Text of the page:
Symbiosis

From: Phil Clapham (phillip.clapham@noaa.gov)
Date: Thu Sep 14 2000 - 08:38:43 EDT


Hi:

Interesting question. There is no symbiosis between whales and
barnacles as far as we can tell. Barnacles use the whale as a
substrate, essentially hitching a free ride and filter-feeding off the
water around the whale. If anything, they are a disadvantage for the
whale since they create some drag in the water.

There is a rather better case for symbiosis - albeit speculative - in
right whales. Right whales (genus Eubalaena - now recognized by many of
us as three species: E. glacialis in the North Atlantic, E. japonica in
the North Pacific, and E. australis in the southern hemisphere) have
odd-looking bumps on their heads called callosities. These are patches
of roughened skin ("cornified epithelium") which are natural and part of
the whale. However, the callosities (and some other places on the body)
are covered with hundreds of thousands of parasites called cyamids
("whale lice" is the common term). We know these are parasitic because
their guts have been found to contain whale skin. However, the
suggestion has been made that they may serve a cleaning function
(getting rid of dead skin). A more bizarre idea is that the cyamids may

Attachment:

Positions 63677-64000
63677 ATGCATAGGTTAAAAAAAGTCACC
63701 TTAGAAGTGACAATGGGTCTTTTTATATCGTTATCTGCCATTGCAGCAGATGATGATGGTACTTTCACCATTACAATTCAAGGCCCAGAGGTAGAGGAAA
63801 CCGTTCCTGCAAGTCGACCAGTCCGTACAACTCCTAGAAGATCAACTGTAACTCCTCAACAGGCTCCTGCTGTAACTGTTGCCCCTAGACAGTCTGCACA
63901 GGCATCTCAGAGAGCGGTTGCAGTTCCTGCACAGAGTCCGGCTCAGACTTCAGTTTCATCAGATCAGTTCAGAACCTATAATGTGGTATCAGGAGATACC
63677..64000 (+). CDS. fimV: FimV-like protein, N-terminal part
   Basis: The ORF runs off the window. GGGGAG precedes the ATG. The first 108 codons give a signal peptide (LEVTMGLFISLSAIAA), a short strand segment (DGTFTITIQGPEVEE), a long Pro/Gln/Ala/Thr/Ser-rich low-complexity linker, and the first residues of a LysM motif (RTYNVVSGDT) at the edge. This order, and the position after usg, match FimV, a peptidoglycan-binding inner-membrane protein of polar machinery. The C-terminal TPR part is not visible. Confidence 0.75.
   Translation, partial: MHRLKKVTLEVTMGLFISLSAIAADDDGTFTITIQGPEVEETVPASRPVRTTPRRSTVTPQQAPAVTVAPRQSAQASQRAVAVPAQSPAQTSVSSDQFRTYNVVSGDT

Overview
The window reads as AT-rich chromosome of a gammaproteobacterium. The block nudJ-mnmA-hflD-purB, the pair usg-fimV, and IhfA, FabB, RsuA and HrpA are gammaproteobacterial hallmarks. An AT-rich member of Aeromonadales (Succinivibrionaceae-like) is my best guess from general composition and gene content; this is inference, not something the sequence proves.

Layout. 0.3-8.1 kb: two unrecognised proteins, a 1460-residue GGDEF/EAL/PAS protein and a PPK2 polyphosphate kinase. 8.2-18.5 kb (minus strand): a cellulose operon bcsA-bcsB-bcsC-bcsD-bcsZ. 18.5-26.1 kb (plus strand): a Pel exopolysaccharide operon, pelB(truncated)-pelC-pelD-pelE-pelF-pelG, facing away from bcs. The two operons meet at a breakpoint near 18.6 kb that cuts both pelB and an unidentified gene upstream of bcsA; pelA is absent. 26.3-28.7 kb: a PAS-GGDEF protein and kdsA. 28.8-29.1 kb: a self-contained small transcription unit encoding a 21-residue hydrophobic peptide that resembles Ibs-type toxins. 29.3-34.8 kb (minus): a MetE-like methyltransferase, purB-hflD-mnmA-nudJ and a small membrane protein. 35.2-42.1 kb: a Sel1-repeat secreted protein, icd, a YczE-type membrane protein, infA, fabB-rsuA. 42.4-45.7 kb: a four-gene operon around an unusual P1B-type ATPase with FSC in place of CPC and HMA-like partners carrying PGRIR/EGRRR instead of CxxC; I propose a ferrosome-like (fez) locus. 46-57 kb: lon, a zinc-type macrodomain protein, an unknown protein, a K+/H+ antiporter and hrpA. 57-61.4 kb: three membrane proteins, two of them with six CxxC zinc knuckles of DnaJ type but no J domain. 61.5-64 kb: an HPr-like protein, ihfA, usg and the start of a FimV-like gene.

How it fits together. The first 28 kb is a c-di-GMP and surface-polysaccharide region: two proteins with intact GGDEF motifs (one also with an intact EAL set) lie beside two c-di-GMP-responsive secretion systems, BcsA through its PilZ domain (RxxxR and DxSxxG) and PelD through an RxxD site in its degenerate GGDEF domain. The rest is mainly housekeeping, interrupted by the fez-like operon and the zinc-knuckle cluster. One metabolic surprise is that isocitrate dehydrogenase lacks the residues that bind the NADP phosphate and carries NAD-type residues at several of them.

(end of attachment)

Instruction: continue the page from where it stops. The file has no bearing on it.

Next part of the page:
somehow cue the whale in to densities of its prey (zooplankton, mostly
copepods) around it by somehow changing their behavior. The idea is
that, by sensing the activity of the copepods, the right whale may be
able to judge the density of prey right in front of it (since right
whales need high-density patches of copepods). There is no real direct
evidence for this idea, but it's an interesting hypothesis!

Phil Clapham

Kathleen L Walker wrote:
>
> Dear Mr. Clapham,
> We are studying symbiosis in my environmental science class(7th
> grade) at the Dallas Environmental Science Academy. My question is; Is
> there a symbiotic relationship between whales and barnacles or any other
> "tag-a-long" sea creature? Thanks for your time and help.
> Kjerstin Walker

-- 

Phillip J. Clapham, Ph.D. Large Whale Biology Program Northeast Fisheries Science Center 166 Water Street Woods Hole, MA 02543

tel (508) 495-2316 fax (508) 495-2258 Internet: phillip.clapham@noaa.gov



This archive was generated by hypermail 2b30 : Sat Aug 04 2001 - 10:40:13 EDT